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On The Island

Wrangell Island's network of gravel roads, maintained by the Forest Service, leads to places of awesome beauty rarely visited by non-Alaskans. There are a few dayhike trails, some lovely campsites, and paths to remote shelters and fishing lakes you can have to yourself. There are also a couple of calm and scenic places to start a kayak paddle. The Forest Service even has a public-use cabin that you can drive to on a logging road 20 miles from town -- that's rare, as most can be reached only by air or boat. (It's the Middle Ridge Cabin.)

There's only one way out of town: south on the Zimovia Highway along narrow Zimovia Strait. The Forest Service map is helpful for anything you might want to do along this route. The first potential stop is City Park, just south of town. Besides having a picnic area on the shore among big trees, it's a fine tide-pooling spot. Go a couple of hours before a good low tide.

Five miles out Zimovia Highway, you reach the Shoemaker Bay Recreation Area, with a small boat harbor, campground, and picnic sites. Continuing south, Eight Mile Beach is a good stop for a ramble, and don't miss Nemo Point, a high, ocean-side overlook from which you can see more than 13 miles along Zimovia Strait all the way back to town. There are eight gorgeous campsites, and a plank walk trail along the road leads down to the beach.

All the way across the island, about 45 minutes from town, Earl West Cove gives access to the protected wilderness waters on the Eastern Passage. There's a campsite there, too.

Stop In For A Swim

Every time we visit Wrangell, we end up envying the people living there. The Wrangell Municipal Pool is one reason. It's also a good stop for visitors on rainy days (which are plentiful here). The facility, at 321 Church St., next to the high school (tel. 907/874-2444), has a weight room and racquetball courts and the pool itself, which, during open swim, contains a giant inflatable dinosaur that drives children gaga. General admission costs all of $2.50 for adults, and court fees are similarly very inexpensive. Towels are for rent. It's open Monday and Friday 6am to 1pm and 4:30 to 8:30pm, Tuesday through Thursday 8am to 6pm, Saturday noon to 4pm.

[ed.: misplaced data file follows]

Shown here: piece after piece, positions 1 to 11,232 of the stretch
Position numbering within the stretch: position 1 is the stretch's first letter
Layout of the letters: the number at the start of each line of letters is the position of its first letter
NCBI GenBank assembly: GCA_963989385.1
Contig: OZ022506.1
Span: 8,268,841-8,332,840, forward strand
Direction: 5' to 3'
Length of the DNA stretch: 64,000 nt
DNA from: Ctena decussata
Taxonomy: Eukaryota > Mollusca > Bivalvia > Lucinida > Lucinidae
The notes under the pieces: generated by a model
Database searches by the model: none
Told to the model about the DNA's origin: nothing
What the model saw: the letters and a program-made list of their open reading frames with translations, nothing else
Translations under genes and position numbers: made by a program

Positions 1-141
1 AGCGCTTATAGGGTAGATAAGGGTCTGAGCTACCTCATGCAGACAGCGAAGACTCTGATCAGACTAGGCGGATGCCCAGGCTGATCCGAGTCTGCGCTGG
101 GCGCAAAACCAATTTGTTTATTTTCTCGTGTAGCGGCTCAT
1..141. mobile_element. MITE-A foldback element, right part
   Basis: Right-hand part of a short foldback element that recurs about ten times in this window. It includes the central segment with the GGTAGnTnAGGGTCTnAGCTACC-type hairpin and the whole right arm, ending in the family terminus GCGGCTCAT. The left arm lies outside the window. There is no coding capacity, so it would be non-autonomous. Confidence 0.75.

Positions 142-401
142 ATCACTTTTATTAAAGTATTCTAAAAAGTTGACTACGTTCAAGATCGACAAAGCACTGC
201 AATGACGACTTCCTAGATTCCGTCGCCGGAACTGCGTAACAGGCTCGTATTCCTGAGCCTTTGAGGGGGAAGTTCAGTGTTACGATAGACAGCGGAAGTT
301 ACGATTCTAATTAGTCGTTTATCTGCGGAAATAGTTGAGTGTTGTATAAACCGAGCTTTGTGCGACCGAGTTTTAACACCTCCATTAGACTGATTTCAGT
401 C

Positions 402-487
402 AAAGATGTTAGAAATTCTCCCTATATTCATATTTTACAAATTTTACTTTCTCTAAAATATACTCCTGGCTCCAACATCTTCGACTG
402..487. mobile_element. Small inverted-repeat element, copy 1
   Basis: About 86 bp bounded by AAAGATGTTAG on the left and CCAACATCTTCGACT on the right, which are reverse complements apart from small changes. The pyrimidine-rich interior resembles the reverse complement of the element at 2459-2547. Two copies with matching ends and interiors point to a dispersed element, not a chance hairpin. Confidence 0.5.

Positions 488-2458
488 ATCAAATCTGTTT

Off The Island

Wrangell provides a stepping-off point for vast, rich wild lands and remote fishing, rafting, sea kayaking, or wildlife-watching. I've described two of the main off-island destinations below -- the Stikine River and the Anan Wildlife Observatory -- but there are many more, too many to mention. To get beyond the island, you need a boat or floatplane. You can go independently, hiring a water taxi for $200 to $260 an hour; it costs more than $500 one-way to get to a remote Forest Service cabin by boat. That service is offered by various operators. If you prefer to go by air, Sunrise Aviation (tel. 800/874-2311 or 907/874-2319; www.sunriseflights.com) is a Wrangell-based operator offering charters and glacier flightseeing.

Gearing Up -- For a lift over the water, a guide, or rental equipment, there are several long-established businesses. Klondike Bikes, 502 Wrangell Ave. (tel. 907/874-2453; klondikebike.com), rents quality bikes for $35 a day. Alaska Waters, with a desk in the Stikine Inn, 107 Stikine Ave. (tel. 800/347-4462 or 907/874-2378; www.alaskawaters.com), rents equipment and offers various marine services, including fishing and tours. Check the website for monthly specials and other useful information. Alaska Vistas, at the city dock where the cruise ships dock (tel. 866/874-3006 or 907/874-3006; www.alaskavistas.com), started as a sea-kayaking business but now offers water taxis; guided hiking and rafting; rental of canoes, kayaks, and bicycles; and other services. You can stop in at their office on the dock for advice, books and maps, gear, and espresso. Both companies are listed below under the appropriate headings. There are other excellent charter businesses in town as well.

Outdoor Activities Near Wrangell

Biking -- A paved 6-mile bike trail along the water next to the Zimovia Highway leads all the way from town to the Shoemaker Bay Recreation Area. There's nothing to block the ocean views and a good destination at the end, with a well-developed picnic site and the starting point of hiking trail to a waterfall. There are many more miles of appealing mountain-bike routes on Forest Service roads all over the island.

Fishing -- Anglers can dip a line in various streams and lakes on Wrangell Island reachable by car or a drive and short hike. The Forest Service provides a list, and the Alaska Department of Fish and Game (tel. 907/874-3822; www.adfg.state.ak.us, click "Sport Fish," then the Southeast region) publishes an extensive Petersburg/Wrangell Sport Fishing Guide, available online or in print. May and June are the prime months for king salmon fishing, silvers start in July, and halibut are available all summer. Alaska Waters can help you find a guide or charter boat for a fishing trip from Wrangell.

Hiking -- Across the road from the Shoemaker Bay Recreation Area, the Rainbow Falls Trail climbs steeply for just under a mile (and 500 ft. in elevation gain) on a boardwalk with steps, up a ridge between two creeks, forested with big, mossy Sitka spruce and western hemlock. The falls seem to tumble down between the branches. From that point, you can continue another 2.7 miles and another 1,100 feet higher into open alpine terrain on the Institute Creek Trail to the Shoemaker Overlook, where there are great views, a picnic area, and a shelter. An additional section of the trail continues from there another 8 miles across the island.